Designers of swimming pools that have glass or acrylic walls are taking the concept of the infinity edge to the max, creating countless cutting-edge styles that rely upon the art of transparent illusion.
Called open-top windows, these pools appear to disappear into the landscape and serve as human aquariums that are just as engaging for spectators as the swimmers inside them.
Although they are being created for a variety of purely pragmatic reasons – they do, for example, act as skylights in interior spaces and allow coaches and physical therapists to follow the progress of their charges – it is the “wow” fact that has led to their recent popularity among luxury property owners.
The small backyard space at the condo in Dorado, Puerto Rico was used to maximum advantage; the 10-foot by 10-foot acrylic-walled pool opens up the area.
It was at his client’s behest that architect José Fernando Vázquez recently created a transparent pool for a first-floor condo unit in the Ritz-Carlton Reserve at the Dorado Beach Resort in Dorado, Puerto Rico.
“He didn’t want the pool to look like all the others in the complex,” says Vázquez, founder of the firm hacedor:maker/arquitectos that is based in San Juan. “He referenced the pool at the Mall of San Juan, whose elongated S-shaped fountain has acrylic walls.”
The acrylic-walled pool in the Dorado, Puerto Rico condo provides a calming, cooling accent on the back patio.
The imaginative idea proved ideal because the condo’s straight-through shotgun style makes the pool a highly visible focal point from the front door, tying it to the landscape beyond.
“The transparent side of the pool faces the home,” he says. “So from inside you can see the sunlight and dusk light reflected in the pool, which is equipped with an LED system of colored lights that makes it look like a lantern in the evening.”
At night, the acrylic-walled pool in the back yard of the Dorado, Puerto Rico condo unit becomes a magic lantern that illuminates the space.
Acrylic walls aside, the project presented a number of engineering and design challenges.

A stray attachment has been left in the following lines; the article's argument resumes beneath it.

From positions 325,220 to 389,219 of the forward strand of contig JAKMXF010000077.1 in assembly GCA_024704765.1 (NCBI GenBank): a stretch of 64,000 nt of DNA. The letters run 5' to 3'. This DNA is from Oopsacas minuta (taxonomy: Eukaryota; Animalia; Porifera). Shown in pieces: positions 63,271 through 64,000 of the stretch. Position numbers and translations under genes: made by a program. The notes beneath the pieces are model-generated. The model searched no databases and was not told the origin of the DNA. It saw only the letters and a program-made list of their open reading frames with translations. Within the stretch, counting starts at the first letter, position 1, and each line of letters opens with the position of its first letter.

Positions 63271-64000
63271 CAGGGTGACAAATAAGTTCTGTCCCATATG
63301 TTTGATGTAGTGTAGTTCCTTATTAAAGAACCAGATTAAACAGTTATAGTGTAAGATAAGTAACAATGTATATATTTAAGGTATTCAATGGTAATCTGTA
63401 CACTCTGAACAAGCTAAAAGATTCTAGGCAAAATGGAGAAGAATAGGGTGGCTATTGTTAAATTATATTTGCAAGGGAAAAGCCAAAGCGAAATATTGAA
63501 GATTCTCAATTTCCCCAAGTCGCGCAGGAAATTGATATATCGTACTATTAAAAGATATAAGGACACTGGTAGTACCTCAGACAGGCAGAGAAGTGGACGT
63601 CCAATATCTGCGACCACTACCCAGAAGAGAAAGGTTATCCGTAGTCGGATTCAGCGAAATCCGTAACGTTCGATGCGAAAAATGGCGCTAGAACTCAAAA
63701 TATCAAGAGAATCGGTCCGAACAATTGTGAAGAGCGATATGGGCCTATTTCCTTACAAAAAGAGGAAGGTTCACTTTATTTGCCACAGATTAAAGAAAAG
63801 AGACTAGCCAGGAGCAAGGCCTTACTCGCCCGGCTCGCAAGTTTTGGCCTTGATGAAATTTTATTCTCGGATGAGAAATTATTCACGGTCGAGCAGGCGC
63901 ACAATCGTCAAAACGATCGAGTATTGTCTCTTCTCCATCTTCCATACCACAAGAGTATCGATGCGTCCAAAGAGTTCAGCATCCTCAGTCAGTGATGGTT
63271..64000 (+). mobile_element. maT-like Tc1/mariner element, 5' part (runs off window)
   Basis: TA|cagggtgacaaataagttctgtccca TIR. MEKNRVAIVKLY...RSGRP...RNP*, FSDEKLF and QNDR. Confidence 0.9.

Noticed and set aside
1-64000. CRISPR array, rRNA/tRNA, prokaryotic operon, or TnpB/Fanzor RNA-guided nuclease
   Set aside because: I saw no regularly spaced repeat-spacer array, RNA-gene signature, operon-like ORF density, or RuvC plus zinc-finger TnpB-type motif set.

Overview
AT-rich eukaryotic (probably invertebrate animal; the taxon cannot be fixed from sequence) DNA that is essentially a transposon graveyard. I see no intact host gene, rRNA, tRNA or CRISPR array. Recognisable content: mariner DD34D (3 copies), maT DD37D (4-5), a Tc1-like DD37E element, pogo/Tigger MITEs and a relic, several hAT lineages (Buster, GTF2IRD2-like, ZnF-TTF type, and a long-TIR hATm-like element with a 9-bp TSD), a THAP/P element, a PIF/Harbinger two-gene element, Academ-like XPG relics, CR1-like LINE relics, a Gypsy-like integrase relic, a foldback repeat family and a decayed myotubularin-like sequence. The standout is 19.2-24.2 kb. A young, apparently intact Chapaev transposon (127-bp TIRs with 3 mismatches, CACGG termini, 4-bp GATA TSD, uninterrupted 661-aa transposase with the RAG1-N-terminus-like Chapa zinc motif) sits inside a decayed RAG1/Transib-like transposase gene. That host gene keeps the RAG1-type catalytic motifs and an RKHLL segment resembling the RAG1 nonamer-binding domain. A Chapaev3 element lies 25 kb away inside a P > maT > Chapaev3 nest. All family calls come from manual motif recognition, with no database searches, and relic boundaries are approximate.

“The space was small so there wasn’t much room for mechanicals,” Vázquez says. “And the unit was over a parking lot so there were weight restrictions.”
Vázquez, who early in his career had created an acrylic-walled pool for a rooftop apartment in New York City, came up with a design for a 10-foot-square pool that is three feet deep and commissioned Diamond Spas in Frederick, Colorado, to build it.
“There are not many companies that specialize in these kinds of pools,” he says. “I went with Diamond Spas because one of my colleagues had done a project with them and recommended them. And they had ample references and samples of their previous work.”
The straight-through shotgun-style condo unit in Dorado, Puerto Rico allows the pool to be seen from the front door.
The fabrication of the custom pool, whose high-strength, high-UV-resistant acrylic panels Diamond Spas sourced from a marine aquarium maker, took about six months.
“We didn’t want a metallic joint, and Diamond Spas had never done an L-shaped acrylic one, so there was a big amount of energy on both sides that was impressive,” he says. “I liked the fact that they had the gravitas and the wherewithal to do things that had not been done before.”
The coordination between Diamond Spas and hacedor:maker/arquitectos was key to the project’s success.
“It was like building a large-scale Swiss watch at different sites,” Vázquez says. “All the gears had to work together and fit together.”
The collaboration produced a creative solution for the economical storage of the mechanicals: They are installed under the wooden deck, which pulls out in sections like bureau drawers for access.
When it was complete, Diamond Spas shipped the pool in a container to San Juan, where it was put on an open-platform truck and driven to the condo then transferred to a crane for delivery to the homeowner’s property.
The acrylic-walled pool in Dorado, Puerto Rico comes into its own at dusk.
“We had to take the crane through the resort’s golf course,” Vázquez says. “We tried to wait for a dry day because we didn’t want the crane sinking in the mud. But it always rains here, so we had a close call.”
On the other side of the country, on a larger scale, Marshall Foote, a partner/general manager of Colorado Pool + Spa Scapes in Glenwood Springs, Colorado, is working with Diamond Spas to create a 9.5-foot-wide, 75-foot-long, infinity-edge lap pool and hot tub for a new-construction ski-in/ski-out residence in Vail, Colorado.
Diamond Spas created the custom stainless steel vessel, which features an acrylic panel to divide the pool from the hot tub, an acrylic panel at the end of the pooland another two acrylic panels on the bottom.
“It’s on the second floor of the five-floor house for easy access from below and above and is supported by steel stilts,” he says. “You can watch people swim above your head when you are sitting on the lower patio.”
Foote, who has worked with the Diamond Spas staff members on many projects through the years, says they are team players.
“We don’t do standard pools,” he says. “The great thing about Diamond Spas is that whatever idea I suggestthey are willing to to say, ‘Let’s do it.’”
Foote is looking forward to working with Diamond Spas to push transparent pools to the next design level.
“Five years ago, I wasn’t building any,” he says. “Now, I can count on doing at least one every year.”
Photos by José Fernandez Vázquez